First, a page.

Back at his desk in McCormick Hall, DeWald wrote the introduction for the 1946 book Lost Treasures of Europe, a photographic catalog of the continent-wide destruction wrought by six years of pillaging and bombs. “The loss or destruction of these prized heritages of the past becomes in fact a personal loss comparable to that of a friend,” he said mournfully. Appointed as director of the Princeton University Art Museum in 1947, he bought an ancient sculpture of a goat’s head — “Princeton Billy,” the students called it — that turned out, ironically, to have been snitched from a collection in Rome during the war. DeWald promptly returned it, though Italy soon gave it to Princeton as a gesture of friendship.  

After his service with the Monuments Men, Patrick “Joe” Kelleher *47 served as director of the Princeton University Art Museum from 1960 to 1972. Photo courtesy of the Princeton University Art Museum; Naomi Savage, American, 1927–2005; “Patrick J. Kelleher” 1975; Gift of Naomi Savage; © 1975, Naomi Savage; Photo: Bruce M. White

After his service with the Monuments Men, Patrick “Joe” Kelleher *47 served as director of the Princeton University Art Museum from 1960 to 1972.

In 1950, the Austrian government honored his personal contributions to MFAA in their country by briefly exhibiting Vermeer’s “The Art of Painting” at the Art Museum.   Perhaps the greatest of the 34 works surviving by that legendary Dutch artist, it had been purchased by Hitler himself with proceeds from Mein Kampf. Rescued by American troops from the salt mines at Altaussee, Austria, it ultimately was repatriated to the Kunsthistorisches Museum in Vienna — not to the aristocrat who had sold it to Hitler, Jaromir Czernin, who complained bitterly. Today, Czernin’s descendants are demanding to have the painting back, saying that he only parted with it under threat. The Austrian government hopes to avoid giving up its beloved Vermeer, which may now be worth a quarter-billion dollars. It is still smarting from the loss of five Gustav Klimt paintings in 2006: Stolen by the Nazis from a Jewish family and displayed in a Vienna museum for decades, they finally were repatriated by court order to a California woman after lawyer E. Randol Schoenberg ’88 successfully pleaded her case.

Many MFAA men — Princetonians and others — later became museum directors, including Charles Parkhurst, who headed the Baltimore Museum of Art. Joe Kelleher replaced DeWald as director of the Princeton Art Museum (his esteemed predecessor later dropped dead from a heart attack in Palmer Stadium parking lot at the 1968 Columbia game). Working with Barr and other experts, Kelleher selected the artists for the Putnam Collection of modernist sculpture scattered across campus and wrote the guidebook Living With Modern Sculpture.  

Today, the World War II generation is fast exiting the scene, with nearly 6,000 U.S. veterans dying every week. The loss of Faison and Smyth in 2006 and Parkhurst in 2008 leaves just one living Princeton MFAA man, Robert Koch, now 90 and unable to be interviewed because of failing health. Many Tigers fondly recall Koch’s courses on Northern Renaissance art, which he taught for 42 years. Koch grew up in academe as the son of drama professor Frederick Koch of the University of North Carolina, whose Carolina Playmakers pioneered the American “folk play” and whose star student was Thomas Wolfe. The younger Koch earned a master’s degree at the University of North Carolina before enlisting in 1942. Years later in conversations with undergraduates, he sometimes mentioned, in his modest Southern way, his MFAA service and how those unspeakable Nazis had intended to blow up the salt mines, incinerating the “Ghent Altarpiece” and so much else.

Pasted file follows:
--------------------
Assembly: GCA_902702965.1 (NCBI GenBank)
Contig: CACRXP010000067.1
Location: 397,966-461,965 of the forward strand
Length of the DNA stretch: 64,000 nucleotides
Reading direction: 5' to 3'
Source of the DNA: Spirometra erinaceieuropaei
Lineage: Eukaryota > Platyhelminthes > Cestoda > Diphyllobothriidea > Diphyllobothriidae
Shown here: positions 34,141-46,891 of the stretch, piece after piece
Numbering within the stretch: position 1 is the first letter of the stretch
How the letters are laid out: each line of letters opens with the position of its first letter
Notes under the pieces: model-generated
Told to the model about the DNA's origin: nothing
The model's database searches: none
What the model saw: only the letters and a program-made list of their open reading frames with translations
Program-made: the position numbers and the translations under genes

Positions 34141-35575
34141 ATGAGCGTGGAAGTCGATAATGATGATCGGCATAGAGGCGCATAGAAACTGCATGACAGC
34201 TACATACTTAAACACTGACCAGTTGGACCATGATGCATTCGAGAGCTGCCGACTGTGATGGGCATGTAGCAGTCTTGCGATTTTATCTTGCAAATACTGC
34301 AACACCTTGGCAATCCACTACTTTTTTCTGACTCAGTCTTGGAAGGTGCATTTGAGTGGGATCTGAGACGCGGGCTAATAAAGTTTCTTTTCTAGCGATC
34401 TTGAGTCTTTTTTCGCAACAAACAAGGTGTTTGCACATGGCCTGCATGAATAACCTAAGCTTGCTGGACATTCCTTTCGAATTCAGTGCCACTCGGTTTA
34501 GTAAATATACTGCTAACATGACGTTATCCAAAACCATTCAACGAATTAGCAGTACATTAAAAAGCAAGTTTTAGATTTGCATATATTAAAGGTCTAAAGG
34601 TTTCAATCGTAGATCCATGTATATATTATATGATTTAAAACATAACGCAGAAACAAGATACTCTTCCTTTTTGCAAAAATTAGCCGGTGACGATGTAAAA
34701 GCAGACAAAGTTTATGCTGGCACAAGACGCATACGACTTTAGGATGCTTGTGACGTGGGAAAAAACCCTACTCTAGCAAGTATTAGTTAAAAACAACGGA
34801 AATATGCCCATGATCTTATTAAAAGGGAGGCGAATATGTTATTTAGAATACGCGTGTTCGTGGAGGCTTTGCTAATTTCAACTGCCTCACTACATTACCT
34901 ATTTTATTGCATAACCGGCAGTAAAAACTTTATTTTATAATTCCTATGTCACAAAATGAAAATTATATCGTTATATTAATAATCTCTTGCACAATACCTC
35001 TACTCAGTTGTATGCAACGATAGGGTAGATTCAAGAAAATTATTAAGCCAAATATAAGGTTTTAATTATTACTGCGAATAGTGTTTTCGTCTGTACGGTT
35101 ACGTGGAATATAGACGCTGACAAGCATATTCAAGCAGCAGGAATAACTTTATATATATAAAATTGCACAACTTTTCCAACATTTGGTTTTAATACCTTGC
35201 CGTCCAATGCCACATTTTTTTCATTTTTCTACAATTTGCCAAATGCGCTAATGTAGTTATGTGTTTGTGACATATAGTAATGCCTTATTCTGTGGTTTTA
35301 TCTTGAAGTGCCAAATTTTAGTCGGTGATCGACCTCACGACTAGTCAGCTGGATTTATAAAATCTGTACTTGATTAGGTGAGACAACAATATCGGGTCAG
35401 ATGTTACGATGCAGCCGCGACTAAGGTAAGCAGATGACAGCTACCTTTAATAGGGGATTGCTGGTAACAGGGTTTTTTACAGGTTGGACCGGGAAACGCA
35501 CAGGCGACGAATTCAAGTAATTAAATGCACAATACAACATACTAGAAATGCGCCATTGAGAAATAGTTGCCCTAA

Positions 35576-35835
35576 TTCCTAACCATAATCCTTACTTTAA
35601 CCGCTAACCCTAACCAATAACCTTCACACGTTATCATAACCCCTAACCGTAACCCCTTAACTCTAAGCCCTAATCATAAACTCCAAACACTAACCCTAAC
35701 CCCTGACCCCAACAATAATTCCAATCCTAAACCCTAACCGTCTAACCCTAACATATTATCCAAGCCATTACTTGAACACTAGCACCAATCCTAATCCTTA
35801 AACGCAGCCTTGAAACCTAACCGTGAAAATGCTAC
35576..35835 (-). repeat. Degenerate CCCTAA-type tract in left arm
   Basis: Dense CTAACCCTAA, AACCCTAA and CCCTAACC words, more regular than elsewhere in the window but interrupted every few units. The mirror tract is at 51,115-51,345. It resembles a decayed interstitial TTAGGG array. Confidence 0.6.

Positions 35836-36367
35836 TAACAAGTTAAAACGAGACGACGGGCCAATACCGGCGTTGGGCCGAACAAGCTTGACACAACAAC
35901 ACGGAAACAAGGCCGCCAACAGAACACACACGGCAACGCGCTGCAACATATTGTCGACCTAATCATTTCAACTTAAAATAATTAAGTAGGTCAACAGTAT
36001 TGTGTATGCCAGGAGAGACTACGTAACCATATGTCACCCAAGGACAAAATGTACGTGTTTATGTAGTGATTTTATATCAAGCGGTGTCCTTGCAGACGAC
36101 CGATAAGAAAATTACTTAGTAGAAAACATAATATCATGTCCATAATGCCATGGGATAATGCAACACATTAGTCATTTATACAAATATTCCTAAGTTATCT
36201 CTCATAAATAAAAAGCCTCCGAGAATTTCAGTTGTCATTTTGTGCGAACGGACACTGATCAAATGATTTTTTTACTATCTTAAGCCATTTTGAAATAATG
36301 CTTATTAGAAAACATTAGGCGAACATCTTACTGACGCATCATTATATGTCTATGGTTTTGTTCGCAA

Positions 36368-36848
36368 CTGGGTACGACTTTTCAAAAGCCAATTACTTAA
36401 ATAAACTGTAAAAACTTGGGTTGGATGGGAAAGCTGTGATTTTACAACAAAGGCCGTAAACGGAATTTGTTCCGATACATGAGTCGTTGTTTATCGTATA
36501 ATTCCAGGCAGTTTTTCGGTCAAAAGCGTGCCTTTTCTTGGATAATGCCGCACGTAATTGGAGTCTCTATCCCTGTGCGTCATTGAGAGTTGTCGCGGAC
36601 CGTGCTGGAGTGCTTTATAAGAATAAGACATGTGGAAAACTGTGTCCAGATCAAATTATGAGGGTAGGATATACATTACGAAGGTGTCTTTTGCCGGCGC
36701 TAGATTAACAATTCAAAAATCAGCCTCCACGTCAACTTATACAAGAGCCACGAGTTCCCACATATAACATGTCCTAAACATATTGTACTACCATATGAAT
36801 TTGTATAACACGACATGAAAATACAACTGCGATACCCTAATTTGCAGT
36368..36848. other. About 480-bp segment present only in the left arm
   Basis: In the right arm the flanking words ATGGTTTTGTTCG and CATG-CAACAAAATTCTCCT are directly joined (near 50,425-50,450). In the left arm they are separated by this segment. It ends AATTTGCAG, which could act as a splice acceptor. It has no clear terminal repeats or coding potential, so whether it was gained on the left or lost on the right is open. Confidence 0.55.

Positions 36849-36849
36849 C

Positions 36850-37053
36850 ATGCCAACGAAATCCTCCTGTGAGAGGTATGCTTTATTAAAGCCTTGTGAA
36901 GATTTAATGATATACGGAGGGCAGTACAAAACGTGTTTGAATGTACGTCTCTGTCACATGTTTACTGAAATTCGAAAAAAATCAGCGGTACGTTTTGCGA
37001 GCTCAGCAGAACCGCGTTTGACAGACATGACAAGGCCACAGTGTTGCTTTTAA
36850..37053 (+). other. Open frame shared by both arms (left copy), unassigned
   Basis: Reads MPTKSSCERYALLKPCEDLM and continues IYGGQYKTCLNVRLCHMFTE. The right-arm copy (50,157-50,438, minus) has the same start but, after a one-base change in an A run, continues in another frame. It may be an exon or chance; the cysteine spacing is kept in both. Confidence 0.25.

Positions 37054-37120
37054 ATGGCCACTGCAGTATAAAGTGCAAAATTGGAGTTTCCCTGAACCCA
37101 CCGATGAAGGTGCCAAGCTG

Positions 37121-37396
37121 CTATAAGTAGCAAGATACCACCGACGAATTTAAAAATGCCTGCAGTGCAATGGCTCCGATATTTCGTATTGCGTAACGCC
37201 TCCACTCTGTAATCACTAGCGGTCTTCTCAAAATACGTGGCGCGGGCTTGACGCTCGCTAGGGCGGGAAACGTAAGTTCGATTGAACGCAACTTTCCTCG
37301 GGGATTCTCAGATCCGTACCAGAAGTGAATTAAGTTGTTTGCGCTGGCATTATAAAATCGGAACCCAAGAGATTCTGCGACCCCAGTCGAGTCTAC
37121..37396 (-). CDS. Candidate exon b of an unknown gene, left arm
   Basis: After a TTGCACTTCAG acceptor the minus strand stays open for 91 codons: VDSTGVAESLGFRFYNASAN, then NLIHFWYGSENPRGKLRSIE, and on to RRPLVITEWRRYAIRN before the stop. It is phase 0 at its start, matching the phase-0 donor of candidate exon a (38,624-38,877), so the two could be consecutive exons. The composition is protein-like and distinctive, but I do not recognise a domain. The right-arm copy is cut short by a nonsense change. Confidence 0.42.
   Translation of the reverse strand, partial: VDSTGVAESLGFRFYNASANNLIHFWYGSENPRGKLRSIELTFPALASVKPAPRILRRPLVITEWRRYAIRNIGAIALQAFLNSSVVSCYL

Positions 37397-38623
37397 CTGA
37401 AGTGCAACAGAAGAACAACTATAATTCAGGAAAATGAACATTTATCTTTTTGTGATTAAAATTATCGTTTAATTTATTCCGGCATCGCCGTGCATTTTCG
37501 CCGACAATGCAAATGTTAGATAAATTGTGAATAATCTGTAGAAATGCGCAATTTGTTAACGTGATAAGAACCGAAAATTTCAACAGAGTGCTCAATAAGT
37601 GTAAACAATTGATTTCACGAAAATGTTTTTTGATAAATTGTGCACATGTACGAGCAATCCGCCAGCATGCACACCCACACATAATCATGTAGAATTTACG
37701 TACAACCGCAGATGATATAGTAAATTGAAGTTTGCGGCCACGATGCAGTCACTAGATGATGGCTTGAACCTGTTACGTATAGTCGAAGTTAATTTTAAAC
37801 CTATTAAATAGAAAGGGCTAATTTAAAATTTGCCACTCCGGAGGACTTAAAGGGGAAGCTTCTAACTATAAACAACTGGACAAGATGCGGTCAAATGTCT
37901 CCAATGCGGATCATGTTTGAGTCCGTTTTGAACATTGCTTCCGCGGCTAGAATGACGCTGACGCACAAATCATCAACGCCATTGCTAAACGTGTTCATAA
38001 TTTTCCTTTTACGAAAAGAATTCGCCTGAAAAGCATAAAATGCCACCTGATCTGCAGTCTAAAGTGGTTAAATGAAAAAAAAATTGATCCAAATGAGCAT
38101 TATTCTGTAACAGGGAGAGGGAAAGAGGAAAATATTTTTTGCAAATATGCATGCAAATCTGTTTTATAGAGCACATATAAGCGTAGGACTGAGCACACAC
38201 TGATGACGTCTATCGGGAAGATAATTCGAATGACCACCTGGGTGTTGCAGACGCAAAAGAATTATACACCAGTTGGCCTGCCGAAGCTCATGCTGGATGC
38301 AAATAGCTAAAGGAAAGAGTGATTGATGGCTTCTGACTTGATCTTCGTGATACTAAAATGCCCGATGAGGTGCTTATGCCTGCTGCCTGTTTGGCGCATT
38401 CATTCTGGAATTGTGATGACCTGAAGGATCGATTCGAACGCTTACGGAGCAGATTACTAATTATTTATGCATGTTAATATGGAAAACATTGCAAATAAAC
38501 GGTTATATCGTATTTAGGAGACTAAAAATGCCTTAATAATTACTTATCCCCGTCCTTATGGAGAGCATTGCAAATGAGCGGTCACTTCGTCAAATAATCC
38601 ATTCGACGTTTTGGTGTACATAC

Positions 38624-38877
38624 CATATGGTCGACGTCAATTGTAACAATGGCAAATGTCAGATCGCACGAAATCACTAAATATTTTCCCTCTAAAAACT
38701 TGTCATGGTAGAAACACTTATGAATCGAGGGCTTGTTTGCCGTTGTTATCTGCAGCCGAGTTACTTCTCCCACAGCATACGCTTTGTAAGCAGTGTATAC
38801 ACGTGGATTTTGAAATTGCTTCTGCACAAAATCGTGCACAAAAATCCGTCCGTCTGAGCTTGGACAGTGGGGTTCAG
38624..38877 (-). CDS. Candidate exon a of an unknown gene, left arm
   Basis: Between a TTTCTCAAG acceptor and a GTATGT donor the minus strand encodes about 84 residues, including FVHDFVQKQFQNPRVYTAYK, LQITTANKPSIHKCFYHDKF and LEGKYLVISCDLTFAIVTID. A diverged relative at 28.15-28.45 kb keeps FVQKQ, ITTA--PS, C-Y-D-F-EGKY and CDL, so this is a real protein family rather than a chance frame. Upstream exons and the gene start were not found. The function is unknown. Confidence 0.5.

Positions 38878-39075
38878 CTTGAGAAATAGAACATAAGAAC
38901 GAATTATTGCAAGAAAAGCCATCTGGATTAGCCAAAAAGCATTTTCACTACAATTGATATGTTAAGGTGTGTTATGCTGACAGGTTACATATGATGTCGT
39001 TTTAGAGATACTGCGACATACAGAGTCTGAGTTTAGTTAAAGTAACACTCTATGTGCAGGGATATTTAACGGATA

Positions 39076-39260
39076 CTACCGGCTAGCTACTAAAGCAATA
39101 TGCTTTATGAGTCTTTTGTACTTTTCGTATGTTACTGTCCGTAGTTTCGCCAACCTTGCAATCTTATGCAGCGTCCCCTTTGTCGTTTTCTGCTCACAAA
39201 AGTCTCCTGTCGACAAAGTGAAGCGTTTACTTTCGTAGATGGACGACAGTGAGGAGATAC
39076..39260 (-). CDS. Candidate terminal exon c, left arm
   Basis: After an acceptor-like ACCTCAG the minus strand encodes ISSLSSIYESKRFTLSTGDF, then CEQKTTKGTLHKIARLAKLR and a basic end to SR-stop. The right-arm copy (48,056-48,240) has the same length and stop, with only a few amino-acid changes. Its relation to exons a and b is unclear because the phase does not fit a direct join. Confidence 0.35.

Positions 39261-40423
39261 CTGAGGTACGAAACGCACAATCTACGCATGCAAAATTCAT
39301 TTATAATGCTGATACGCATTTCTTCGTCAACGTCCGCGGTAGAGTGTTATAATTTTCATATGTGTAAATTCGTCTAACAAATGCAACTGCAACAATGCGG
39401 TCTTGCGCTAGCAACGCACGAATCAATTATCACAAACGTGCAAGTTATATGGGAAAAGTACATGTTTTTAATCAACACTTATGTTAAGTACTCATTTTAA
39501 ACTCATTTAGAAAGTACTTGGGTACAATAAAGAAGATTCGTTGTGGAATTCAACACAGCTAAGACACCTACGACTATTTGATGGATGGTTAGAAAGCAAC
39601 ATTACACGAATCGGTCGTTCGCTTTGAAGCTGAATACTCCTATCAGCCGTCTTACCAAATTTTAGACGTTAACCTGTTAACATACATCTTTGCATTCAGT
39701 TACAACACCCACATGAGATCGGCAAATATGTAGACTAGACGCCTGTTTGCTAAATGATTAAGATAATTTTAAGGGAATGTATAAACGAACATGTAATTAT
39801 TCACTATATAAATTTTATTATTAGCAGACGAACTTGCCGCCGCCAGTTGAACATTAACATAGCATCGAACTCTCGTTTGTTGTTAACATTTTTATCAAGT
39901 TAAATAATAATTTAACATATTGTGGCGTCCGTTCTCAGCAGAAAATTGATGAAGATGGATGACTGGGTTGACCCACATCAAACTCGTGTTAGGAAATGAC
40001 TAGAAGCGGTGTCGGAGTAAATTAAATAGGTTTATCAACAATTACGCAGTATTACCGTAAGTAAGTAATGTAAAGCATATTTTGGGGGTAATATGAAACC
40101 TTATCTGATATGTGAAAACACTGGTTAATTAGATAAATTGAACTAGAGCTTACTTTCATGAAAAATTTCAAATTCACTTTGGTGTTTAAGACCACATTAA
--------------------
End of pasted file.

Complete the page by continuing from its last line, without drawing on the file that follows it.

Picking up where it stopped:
But now, two decades after he retired, his stories largely have been forgotten. Current Princeton faculty recall almost nothing about his wartime service — “I didn’t really know Bob Koch and certainly never heard him mention that subject,” says one professor who passed him in the hall daily for several years. “He talked a lot about retrieving stuff from the salt mines outside Salzburg, I think,” a former student says with the vagueness typical of all who were asked. “That’s disheartening, but it doesn’t surprise me,” says Robert Edsel of the Monuments Men Foundation. He has interviewed the few remaining veterans of MFAA — just nine of the 350 survive — and he travels the country giving talks about their unsung achievements, which the soldiers were usually too humble to brag about themselves.   “Sometimes their own families didn’t know what they had done,” says Yeide.  

The general amnesia about Monuments, Fine Arts and Archives seems unfortunate, especially among art historians, whose livelihood comes from studying and interpreting the works their predecessors bravely rescued (two Monuments Men were killed in combat). We all owe them a great debt, Edsel believes — “for saving these great cultural treasures that people now travel the world to go see” and then for coming home and helping America go from “cultural backwater to cultural epicenter” in the 1950s. That trajectory continues today, when the students of MFAA men occupy key positions in scores of museums and universities nationwide. In 1945, amid widespread destruction and horror, a few khaki-clad lovers of art lit a small flame of humanity amid the ashes by helping to safeguard great masterpieces. That’s a proud legacy well worth recalling.